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Forschungszentrum Jülich - Annual Report 2012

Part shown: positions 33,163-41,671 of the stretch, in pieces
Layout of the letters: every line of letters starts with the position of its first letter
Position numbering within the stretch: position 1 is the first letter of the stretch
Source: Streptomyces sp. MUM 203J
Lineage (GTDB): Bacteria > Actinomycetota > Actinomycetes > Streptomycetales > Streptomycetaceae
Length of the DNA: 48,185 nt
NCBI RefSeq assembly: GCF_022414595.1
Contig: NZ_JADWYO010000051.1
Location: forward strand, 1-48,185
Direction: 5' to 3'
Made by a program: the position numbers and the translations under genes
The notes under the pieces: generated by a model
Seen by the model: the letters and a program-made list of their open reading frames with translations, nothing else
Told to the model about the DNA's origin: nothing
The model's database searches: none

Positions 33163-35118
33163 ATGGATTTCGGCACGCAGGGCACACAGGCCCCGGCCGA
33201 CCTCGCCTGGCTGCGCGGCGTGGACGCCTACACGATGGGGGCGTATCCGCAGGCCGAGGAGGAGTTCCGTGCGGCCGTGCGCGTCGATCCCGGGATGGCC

18 Forschungszentrum Jülich | Annual Report 2012 N ew types of batteries that are more powerful than those available today are the key to the energy supply of the fu- ture. Power from wind or solar energy can only be generated depending on the weather instead of on demand, so that the expansion of renewable energies re- quires options for storing large amounts of energy and rapidly making them avail- able again. The lithium-air battery is a candidate for such energy storage, because theoretically, it can achieve 50 times the energy density of current lithium-ion batteries. “The use of lithium does, however, involve certain difficulties: it reacts violently with atmospheric humidity or water. Furthermore, the metal is in short supply and will soon become more expensive if demand increases sharply,” says Jülich scientist Prof. Rüdi- ger Eichel. This is where he sees major advantages for an alternative: silicon-air batteries. Silicon is obtained from sand and reserves are practically inexhausti- ble. The silicon-air battery consists of nontoxic and environmentally compati- ble components: one pole, the anode, is made of silicon. At the other pole, the cathode, molecular oxygen is ‘reduced’ to oxygen ions, as the experts say (see graphic). The oxygen does not have to be carried along in the battery, but is taken up from the surrounding air dur- ing the discharge process. Such batter- ies would therefore be smaller and more lightweight than conventional bat- teries and could store more energy in little space. In order to fully exploit the potential of this new type of battery, the scien- tists have yet to overcome a number of hurdles. Eichel and his team from Fun- damental Electrochemistry at the Insti- tute of Energy and Climate Research are working closely with the inventors of the silicon-air battery at Technion, the Israel Institute of Technology. The Jülich scien- tists are exploring above all the reac- tions inside the battery which prevent it from providing as much energy during the discharge process as expected the- oretically. They discovered that manga- nese dioxide, which is currently utilized at the cathode as a catalyst, reacts with the liquid electrolyte of the battery. This has two undesirable consequences. Firstly, the activity of the catalyst parti- cles is reduced. Secondly, the particles become bigger, which probably causes them to clog the pores at the electrode, so that less oxygen can pass through. In the meantime, the scientists have dis- covered that tricobalt tetroxide (Co3O4) makes a more effective catalyst. The researchers from Jülich and Haifa also made another, very surprising dis- covery. “It used to be considered obvi- ous that if metal-air batteries did not function as desired then the cathode was the main culprit,” says Eichel. But the scientists demonstrated that in silicon- air batteries, it is primarily processes at the silicon anode that currently inhibit battery discharge. This constitutes an entirely new starting point for improve- ments. Next-Generation Batteries At the moment, lithium-ion batteries are the state of the art for storing as much energy as possible in as little material as possible. Jülich scientists are developing environmentally friendly and robust batteries that have even higher energy densities – and do not require limited raw materials. Silicon in sand and oxygen in the balloon: Prof. Rüdiger Eichel shows symbolically that the raw materials for silicon-air batteries can be found almost anywhere.